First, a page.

Compliance Challenges

Compliance with the National Patient Safety Goals and other initiatives related to prevention of hospital-acquired infections has been a challenge for many hospitals. IHI (2008) reported that despite Joint Commission (2008) efforts related to prevention, rates of hospital-acquired infection remain unacceptably high. Nurses and other health care professionals need current information to prevent hospital-acquired infections. According to the Joint Commission (2008), MRSA infections can be prevented; however, prevention efforts must be supported by infection control practices that address patient populations as well as staff members. Teaching daily prevention strategies to nurses and other health care professionals will decrease HA-MRSA related infections.

Although the number of HAMRSA infections continues to increase, the literature suggests strategies that focus on compliance with these preventive strategies can have a significant impact on decreasing hospital-acquired infections (Calfee et al., 2008; Joint Commission, 2008). Some examples of preventive strategies include hygiene, contact isolation, and in certain cases, screening surveillance. Muto and colleagues (2003) identified the impact of rigorous infection control practice on controlling MRSA, concluding that transmission was one of the main reasons for the rise in MRSA rates.

The National Patient Safety Goal 07.01.01 addresses the reduction of hospital-acquired infections (Joint Commission, 2008). The Joint Commission (2008), the World Health Organization (WHO, 2009), the CDC (2006), and the Society for Healthcare Epidemiology of America (SHEA) (Muto et al., 2003) have drawn attention to the need to reduce the occurrence of hospital-acquired infection, including MRSA. Hand hygiene guidelines have been published by the WHO (2009) and the CDC (2006). In addition, the Joint Commission (2008) indicated unanticipated deaths related to hospital-acquired infections should be considered sentinel events. Recommendations regarding reduction of HAMRSA infection are readily available to health care professionals. Among these recommendations are hand hygiene practices, use of contact isolation, staff education, and early identification and isolation of persons who are colonized with MRSA (Shukla, Nixon, Archarya, Korim, & Pandey, 2009).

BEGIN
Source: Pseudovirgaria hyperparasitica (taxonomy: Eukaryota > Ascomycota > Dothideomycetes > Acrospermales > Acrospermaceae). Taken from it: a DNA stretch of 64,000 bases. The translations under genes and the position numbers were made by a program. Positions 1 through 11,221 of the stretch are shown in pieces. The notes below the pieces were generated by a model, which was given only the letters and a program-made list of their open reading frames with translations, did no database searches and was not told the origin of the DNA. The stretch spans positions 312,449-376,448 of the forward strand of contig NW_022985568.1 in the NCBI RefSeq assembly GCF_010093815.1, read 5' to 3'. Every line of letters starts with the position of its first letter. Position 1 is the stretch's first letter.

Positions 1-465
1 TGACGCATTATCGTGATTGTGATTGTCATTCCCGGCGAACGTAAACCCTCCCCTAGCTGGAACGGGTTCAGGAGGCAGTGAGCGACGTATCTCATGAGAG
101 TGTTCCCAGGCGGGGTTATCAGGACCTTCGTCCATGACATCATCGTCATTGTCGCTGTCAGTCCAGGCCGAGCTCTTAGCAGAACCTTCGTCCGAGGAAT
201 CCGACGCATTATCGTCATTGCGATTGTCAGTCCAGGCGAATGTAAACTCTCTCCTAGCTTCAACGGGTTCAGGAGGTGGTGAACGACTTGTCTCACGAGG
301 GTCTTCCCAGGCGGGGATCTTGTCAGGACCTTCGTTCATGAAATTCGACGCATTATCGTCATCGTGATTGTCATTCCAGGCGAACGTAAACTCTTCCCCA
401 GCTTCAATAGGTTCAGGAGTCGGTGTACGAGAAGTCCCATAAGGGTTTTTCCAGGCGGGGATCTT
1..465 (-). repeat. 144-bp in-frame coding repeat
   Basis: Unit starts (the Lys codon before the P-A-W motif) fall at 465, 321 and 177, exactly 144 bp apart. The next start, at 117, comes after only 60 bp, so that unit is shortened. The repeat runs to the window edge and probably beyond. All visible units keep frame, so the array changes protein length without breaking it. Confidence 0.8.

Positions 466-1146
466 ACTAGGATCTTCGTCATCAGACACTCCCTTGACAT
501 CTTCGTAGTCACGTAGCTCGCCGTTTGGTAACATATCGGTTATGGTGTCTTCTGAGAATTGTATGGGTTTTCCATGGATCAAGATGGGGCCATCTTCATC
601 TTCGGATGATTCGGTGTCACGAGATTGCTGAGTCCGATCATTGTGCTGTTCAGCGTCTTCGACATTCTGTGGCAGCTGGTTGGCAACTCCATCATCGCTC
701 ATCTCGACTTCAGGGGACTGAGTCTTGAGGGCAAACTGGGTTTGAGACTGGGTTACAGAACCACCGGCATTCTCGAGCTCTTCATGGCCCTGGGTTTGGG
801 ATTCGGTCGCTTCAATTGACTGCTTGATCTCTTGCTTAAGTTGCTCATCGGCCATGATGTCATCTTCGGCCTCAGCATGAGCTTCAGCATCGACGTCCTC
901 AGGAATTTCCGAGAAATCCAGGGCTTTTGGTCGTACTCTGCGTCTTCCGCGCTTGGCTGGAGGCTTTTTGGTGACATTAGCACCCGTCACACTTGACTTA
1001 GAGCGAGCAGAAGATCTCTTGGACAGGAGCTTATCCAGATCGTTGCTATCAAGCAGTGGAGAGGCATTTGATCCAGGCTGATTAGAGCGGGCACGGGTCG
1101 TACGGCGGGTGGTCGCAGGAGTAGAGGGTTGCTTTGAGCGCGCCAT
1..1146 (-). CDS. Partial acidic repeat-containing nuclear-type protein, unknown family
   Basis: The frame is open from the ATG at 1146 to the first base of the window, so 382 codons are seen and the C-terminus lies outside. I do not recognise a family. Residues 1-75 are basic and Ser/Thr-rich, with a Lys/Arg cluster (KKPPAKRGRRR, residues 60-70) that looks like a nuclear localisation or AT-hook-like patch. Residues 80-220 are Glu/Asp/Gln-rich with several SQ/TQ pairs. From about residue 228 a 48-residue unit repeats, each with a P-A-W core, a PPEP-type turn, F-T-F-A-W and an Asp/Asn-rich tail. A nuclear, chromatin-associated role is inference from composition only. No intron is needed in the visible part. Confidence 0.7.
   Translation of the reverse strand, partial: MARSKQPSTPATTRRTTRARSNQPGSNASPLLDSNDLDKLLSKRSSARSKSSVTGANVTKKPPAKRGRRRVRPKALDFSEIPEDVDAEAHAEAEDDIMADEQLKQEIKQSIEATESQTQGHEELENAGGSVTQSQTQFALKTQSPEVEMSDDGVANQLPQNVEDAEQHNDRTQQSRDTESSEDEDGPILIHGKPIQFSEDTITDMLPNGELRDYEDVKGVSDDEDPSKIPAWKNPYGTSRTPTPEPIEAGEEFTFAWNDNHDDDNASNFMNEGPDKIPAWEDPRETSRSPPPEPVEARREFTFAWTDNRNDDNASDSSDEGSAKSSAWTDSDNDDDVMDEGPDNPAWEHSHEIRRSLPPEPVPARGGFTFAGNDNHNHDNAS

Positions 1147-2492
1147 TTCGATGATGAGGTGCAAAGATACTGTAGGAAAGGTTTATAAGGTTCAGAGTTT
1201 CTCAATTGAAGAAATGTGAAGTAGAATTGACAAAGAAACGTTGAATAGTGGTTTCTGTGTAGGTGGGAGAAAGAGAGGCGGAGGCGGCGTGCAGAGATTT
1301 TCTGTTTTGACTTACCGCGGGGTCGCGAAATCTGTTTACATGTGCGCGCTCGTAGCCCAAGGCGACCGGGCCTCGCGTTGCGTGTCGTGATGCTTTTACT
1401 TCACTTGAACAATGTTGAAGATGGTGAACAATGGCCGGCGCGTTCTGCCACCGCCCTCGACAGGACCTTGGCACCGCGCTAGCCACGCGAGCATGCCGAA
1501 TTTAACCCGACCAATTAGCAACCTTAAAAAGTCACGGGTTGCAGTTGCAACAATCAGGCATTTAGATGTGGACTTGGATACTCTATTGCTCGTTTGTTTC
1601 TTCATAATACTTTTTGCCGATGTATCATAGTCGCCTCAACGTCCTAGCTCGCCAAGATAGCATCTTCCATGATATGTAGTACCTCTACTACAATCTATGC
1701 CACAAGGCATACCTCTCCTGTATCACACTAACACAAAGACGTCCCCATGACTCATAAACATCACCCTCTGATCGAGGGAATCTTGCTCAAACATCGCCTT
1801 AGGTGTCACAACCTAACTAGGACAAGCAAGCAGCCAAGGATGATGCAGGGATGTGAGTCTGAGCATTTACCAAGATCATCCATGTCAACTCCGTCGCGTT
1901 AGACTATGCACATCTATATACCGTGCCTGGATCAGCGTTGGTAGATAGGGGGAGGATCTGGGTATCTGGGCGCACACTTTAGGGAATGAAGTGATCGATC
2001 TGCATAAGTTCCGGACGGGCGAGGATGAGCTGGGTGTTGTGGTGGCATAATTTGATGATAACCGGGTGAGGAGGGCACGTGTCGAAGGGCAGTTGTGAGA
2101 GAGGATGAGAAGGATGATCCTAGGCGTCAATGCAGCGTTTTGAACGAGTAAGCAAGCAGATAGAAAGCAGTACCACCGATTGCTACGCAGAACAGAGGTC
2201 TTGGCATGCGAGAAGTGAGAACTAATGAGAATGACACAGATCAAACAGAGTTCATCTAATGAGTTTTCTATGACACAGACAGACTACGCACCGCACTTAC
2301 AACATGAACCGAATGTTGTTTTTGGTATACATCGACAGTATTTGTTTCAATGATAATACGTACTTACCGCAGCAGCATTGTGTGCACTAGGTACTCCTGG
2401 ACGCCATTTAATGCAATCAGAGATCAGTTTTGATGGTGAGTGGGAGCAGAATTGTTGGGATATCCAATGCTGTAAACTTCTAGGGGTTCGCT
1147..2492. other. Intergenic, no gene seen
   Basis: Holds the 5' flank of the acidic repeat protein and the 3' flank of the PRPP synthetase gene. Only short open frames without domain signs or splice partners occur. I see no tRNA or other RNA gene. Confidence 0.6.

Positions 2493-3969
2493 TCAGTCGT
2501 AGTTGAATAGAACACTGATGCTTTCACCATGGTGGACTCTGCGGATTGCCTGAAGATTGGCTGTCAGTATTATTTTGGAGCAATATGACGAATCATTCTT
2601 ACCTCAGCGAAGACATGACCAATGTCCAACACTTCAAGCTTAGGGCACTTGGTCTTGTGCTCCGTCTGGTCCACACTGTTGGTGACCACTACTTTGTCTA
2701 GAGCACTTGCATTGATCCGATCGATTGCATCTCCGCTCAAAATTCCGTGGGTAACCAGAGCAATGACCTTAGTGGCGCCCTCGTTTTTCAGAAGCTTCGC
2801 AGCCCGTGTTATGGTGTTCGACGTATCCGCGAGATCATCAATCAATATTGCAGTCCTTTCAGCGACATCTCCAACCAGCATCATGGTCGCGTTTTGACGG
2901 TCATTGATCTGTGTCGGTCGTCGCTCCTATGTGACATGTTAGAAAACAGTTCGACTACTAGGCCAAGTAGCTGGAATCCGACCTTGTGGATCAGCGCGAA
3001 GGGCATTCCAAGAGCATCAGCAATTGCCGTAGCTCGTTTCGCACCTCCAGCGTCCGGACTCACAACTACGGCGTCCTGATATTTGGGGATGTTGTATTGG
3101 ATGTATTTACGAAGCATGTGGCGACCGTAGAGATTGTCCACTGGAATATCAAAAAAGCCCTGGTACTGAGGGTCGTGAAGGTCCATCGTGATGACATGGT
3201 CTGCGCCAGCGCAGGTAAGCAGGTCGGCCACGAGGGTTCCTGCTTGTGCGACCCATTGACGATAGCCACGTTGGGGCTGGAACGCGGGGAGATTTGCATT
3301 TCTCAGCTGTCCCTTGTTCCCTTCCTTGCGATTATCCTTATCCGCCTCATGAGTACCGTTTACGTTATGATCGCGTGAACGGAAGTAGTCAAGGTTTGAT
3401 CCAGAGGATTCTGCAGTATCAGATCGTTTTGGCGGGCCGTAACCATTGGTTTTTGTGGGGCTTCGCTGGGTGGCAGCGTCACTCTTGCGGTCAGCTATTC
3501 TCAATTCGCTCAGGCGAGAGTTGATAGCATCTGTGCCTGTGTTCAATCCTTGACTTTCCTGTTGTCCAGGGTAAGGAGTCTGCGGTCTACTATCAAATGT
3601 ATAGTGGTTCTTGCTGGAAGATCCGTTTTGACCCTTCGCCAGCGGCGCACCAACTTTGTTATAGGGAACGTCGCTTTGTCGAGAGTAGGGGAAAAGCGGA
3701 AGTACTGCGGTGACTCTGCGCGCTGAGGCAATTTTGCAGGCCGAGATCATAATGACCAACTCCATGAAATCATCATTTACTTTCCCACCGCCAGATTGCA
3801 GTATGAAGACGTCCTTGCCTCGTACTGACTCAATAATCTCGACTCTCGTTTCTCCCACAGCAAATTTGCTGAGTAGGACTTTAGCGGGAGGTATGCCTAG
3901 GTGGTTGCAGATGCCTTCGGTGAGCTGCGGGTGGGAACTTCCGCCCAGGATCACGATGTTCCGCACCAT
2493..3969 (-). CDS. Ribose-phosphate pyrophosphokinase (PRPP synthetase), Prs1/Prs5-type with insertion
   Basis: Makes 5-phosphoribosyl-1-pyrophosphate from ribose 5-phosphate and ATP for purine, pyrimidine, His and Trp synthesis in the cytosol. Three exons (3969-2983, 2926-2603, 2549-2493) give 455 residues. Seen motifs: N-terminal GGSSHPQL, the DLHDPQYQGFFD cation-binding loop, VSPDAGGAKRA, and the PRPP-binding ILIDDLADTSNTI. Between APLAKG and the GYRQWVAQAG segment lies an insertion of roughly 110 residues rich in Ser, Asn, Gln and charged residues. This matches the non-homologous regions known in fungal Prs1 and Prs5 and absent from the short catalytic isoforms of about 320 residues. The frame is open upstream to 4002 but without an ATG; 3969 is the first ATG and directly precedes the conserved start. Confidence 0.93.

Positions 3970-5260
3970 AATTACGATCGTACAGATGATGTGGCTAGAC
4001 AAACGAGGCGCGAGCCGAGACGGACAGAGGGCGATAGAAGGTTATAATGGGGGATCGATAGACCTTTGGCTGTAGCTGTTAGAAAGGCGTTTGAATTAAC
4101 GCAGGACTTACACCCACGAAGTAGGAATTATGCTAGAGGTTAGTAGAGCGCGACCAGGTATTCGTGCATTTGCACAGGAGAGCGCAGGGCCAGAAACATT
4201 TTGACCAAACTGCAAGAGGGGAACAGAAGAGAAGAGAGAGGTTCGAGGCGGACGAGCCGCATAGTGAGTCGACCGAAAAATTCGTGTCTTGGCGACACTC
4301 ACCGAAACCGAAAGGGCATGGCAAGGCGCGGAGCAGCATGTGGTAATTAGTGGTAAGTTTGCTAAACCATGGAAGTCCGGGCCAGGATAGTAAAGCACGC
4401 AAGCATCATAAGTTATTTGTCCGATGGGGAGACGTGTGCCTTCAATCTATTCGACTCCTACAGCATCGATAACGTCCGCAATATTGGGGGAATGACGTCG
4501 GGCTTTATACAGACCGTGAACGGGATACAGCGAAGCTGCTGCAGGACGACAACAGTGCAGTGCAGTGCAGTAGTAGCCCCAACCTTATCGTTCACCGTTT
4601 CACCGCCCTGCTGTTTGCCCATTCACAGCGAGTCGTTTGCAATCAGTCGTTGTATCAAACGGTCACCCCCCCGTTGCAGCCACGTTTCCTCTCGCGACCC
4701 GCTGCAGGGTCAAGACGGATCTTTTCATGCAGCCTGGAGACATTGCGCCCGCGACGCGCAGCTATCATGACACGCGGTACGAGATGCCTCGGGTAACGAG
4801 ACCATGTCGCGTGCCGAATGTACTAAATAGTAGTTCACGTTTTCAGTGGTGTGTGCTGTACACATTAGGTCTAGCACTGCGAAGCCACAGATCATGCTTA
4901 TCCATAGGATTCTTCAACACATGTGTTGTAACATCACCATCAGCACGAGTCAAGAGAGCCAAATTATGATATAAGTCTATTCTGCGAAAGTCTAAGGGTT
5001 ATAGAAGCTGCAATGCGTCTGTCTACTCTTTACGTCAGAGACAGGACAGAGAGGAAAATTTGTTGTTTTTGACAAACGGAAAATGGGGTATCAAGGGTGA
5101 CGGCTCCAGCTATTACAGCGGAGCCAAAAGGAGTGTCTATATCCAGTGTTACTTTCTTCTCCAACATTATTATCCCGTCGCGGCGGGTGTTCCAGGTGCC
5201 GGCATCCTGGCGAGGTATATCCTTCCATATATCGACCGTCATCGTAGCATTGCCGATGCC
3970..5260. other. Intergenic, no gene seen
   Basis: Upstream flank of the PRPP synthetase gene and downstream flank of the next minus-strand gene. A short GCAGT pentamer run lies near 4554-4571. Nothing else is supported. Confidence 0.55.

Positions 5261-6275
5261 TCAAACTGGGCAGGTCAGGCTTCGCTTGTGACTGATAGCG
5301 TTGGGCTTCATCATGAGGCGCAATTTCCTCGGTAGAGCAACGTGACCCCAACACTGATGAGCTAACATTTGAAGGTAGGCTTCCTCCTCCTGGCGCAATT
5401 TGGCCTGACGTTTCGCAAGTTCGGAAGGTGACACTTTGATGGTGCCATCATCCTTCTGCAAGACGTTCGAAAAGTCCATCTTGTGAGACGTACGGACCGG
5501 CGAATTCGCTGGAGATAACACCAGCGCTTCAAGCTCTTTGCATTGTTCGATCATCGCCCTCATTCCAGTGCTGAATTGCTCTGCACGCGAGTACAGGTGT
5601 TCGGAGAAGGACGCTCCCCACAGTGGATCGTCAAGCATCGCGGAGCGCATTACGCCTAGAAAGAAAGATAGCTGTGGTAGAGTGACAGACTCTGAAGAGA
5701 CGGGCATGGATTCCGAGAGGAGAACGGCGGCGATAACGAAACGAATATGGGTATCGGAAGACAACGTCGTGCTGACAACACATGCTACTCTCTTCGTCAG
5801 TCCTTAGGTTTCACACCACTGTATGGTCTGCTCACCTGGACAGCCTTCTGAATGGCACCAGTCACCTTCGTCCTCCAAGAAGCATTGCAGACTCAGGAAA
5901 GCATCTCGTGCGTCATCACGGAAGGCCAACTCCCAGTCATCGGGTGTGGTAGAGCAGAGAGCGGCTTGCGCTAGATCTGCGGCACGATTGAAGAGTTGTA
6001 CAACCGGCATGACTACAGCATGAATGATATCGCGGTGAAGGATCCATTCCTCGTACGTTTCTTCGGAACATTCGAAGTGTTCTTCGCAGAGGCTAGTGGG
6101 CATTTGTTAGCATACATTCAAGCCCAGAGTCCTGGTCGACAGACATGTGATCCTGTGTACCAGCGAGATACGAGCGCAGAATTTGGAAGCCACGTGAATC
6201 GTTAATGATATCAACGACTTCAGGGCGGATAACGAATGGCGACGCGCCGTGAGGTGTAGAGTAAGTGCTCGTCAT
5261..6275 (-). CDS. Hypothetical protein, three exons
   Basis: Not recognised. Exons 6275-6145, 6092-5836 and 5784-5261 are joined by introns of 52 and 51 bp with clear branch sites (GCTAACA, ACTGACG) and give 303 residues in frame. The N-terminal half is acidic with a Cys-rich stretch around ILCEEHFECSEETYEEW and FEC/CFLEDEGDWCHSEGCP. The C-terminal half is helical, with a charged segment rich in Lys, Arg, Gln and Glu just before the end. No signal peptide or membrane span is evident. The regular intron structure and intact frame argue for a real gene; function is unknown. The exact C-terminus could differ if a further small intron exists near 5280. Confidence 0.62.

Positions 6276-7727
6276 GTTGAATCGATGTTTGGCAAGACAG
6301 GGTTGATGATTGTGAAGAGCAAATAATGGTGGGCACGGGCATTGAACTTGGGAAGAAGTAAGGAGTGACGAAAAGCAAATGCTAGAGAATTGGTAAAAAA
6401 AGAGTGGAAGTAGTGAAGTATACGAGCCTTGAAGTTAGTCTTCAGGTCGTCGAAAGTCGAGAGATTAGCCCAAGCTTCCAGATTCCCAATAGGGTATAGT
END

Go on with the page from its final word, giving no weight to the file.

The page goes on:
The demand for public reports of quality indicators has led hospitals to invest in appropriate programs to decrease hospital-acquired infections. Noble (2009) cited the U.S. Department of Human Services' conclusion that failure to follow best practices may result in the spread of infection. Reports about the prevalence of HA-MRSA and outcomes of effective prevention strategies can improve awareness and increase compliance with hand hygiene, contact isolation, and other prevention methods. For example, one of the main causes of HA-MRSA transmission from patient to patient continues to be through the contaminated hands of health care workers (Williams et al., 2009). However, hand hygiene compliance rates remain inconsistent, possibly due to low institutional commitment to hand hygiene practices and workers' poor understanding of their value (Cromer et al., 2008).

Prevalence and Consequences

In order to describe changes in the prevalence of MRSA as a cause of health care-associated infections, Klevens and co-authors (2006) reviewed National Nosocomial Infection Surveillance data collected in 1992-2003. During this time, the authors reported an increase in the proportion of methicillin-resistant Staphylococcus aureus isolates from 35% in 1992 to 64.4% in 2003. The Association for Professionals in Infection Control and Epidemiology, inc. (APIC) also completed a survey of all members about the prevalence of MRSA during a specified time period (Jarvis, Schlosser, Chinn, Tweeten, & Jackson, 2007). Hospitals from every state participated in the study. The prevalence of 46.3 cases per 1,000 inpatients was much higher than previous reports in the literature. Despite some variation among different surveys, agreement exists that the frequency of MRSA infection has increased in the United States. In particular, findings of the APIC survey (Jarvis et al., 2007) indicate the number of infected patients may be much higher than previously thought.